Horror Writers Association

Halloween Haunts: The Voice and Poe


by Naching T. Kassa


When I think of Halloween, sweet memories come to mind. The scent of caramel apples, the brisk chill of October’s dying breath, horror films flickering on a small screen, and the smooth taste of chocolate on my tongue. These memories are beautiful, but my most favorite is the sound of my dad’s voice reading Edgar Allan Poe.

My father loved Poe. Growing up, he’d read every story, from “The Masque of the Red Death” to “The Gold-Bug.” He also loved the movies, and my first introduction to Poe was through the Roger Corman films starring Vincent Price, Boris Karloff, Peter Lorre, Basil Rathbone, and a young Jack Nicholson.

But my true introduction to the writings of Poe began one Halloween night, when my father read me “The Cask of Amontillado.”

My father entered my bedroom that night with his book, The Unabridged Edgar Allan Poe in hand. The scent of menthol cigarettes wafted in with him as he took a seat in a chair opposite my bunkbed. Then, he crossed his legs, opened the book, and launched into the story, his deep voice filling my room.

My dad possessed a voice like a bass baritone, one he often compared to that of Johnny Cash or Tennessee Ernie Ford. I thought it perfect for a horror story. His rich, gravelly tone possessed just the right touch of malice. The images he wove with Poe’s words concerning the plight of Fortunato and the wrath of Montressor chilled me to the core. I could almost hear the chink of brick hitting brick, the slap of mortar, and the cries of the unfortunate Fortunato.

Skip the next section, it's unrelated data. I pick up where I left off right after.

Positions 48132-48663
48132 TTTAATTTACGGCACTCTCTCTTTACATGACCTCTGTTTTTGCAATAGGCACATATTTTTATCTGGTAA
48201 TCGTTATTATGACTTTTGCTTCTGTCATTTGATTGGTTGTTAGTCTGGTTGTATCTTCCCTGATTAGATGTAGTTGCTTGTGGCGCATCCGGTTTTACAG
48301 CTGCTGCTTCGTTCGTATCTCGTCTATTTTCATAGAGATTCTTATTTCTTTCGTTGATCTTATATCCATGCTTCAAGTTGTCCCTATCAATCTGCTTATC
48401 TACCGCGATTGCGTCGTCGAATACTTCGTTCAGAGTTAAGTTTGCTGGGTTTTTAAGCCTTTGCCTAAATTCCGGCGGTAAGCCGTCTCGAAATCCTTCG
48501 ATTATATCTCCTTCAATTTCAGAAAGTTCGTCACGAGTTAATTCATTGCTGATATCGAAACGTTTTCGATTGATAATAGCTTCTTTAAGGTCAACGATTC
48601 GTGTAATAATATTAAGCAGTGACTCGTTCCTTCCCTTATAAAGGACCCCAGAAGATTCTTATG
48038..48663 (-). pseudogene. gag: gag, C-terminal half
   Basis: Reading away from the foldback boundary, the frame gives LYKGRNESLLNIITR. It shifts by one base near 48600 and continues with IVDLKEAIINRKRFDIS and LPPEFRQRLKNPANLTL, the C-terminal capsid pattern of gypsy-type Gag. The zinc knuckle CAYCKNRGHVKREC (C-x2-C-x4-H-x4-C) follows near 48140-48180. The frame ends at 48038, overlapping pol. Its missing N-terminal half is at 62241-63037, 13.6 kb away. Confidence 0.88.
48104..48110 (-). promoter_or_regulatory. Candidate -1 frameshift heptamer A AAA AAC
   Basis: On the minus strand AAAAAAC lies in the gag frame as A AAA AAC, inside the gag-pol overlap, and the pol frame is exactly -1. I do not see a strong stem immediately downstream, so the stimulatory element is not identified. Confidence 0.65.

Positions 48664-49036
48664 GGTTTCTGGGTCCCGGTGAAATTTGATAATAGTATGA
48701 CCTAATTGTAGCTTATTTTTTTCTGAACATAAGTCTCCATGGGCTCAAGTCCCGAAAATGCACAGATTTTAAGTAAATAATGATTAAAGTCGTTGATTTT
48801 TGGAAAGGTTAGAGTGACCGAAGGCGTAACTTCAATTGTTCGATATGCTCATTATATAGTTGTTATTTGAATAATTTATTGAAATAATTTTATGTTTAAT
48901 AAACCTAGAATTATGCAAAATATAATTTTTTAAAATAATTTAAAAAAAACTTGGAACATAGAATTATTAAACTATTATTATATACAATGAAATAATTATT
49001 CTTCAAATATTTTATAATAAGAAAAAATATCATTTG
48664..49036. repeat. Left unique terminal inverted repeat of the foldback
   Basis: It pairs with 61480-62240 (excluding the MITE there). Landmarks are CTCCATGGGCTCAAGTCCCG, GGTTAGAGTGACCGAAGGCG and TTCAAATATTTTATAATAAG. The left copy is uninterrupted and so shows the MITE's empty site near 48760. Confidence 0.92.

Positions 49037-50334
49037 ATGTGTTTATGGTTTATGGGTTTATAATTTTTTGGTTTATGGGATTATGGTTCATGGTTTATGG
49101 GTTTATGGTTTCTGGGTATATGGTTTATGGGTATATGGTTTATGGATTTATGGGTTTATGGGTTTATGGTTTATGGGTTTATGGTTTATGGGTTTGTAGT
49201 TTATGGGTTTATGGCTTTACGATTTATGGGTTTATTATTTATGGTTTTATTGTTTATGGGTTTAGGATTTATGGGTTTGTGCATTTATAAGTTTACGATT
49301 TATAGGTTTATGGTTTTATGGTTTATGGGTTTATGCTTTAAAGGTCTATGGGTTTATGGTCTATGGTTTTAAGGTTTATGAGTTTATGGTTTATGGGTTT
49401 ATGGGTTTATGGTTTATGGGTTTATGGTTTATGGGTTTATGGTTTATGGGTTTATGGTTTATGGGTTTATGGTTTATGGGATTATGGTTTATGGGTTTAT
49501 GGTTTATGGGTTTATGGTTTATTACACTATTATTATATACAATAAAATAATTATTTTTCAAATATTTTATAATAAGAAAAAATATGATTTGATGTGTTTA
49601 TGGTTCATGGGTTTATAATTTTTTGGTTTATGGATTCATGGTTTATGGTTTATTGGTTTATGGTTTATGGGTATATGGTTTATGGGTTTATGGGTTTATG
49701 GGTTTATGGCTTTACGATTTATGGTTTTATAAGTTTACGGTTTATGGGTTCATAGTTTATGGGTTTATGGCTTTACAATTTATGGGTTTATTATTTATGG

My father didn’t stop there. When he finished, he turned to the contents, chose another story, and scared me out of my wits with “The Tell-Tale Heart.”

“The Tell-Tale Heart” is frightening and yet, melancholy. The narrator does not hate the old man. He just can’t stand the man’s strange eye and it drives him to murder. The old man does nothing to bring on his sad fate. He can’t help the way he looks. The crime is heart breaking and the narrator deserves what happens when he dismembers the body and buries it beneath the floor.

I hid under the covers during my father’s reading, my own heart pounding, pounding as hard as the old man’s beneath the floor. It was the most terrifying story I’d ever heard.

I loved it.

My dad never read me another Poe story after that. He had a theory that if you repeated an event, the memory wouldn’t stay in your mind as long or seem as special. And, you know, he was right. I have never forgotten that Halloween night.

I never will.



Naching T. Kassa is a wife, mother, and horror writer. She’s created short stories, novellas, poems, and co-created three children. She lives in Eastern Washington State with Dan Kassa, her husband and biggest supporter.

Naching is a member of the Horror Writers Association, an Assistant (and Staff Writer for Still Water Bay) at Crystal Lake Publishing, and Head of Publishing for HorrorAddicts.net. You can find her work on Amazon https://www.amazon.com/Naching-T-Kassa/e/B005ZGHTI0 and on her website https://nachingkassa.wordpress.com.


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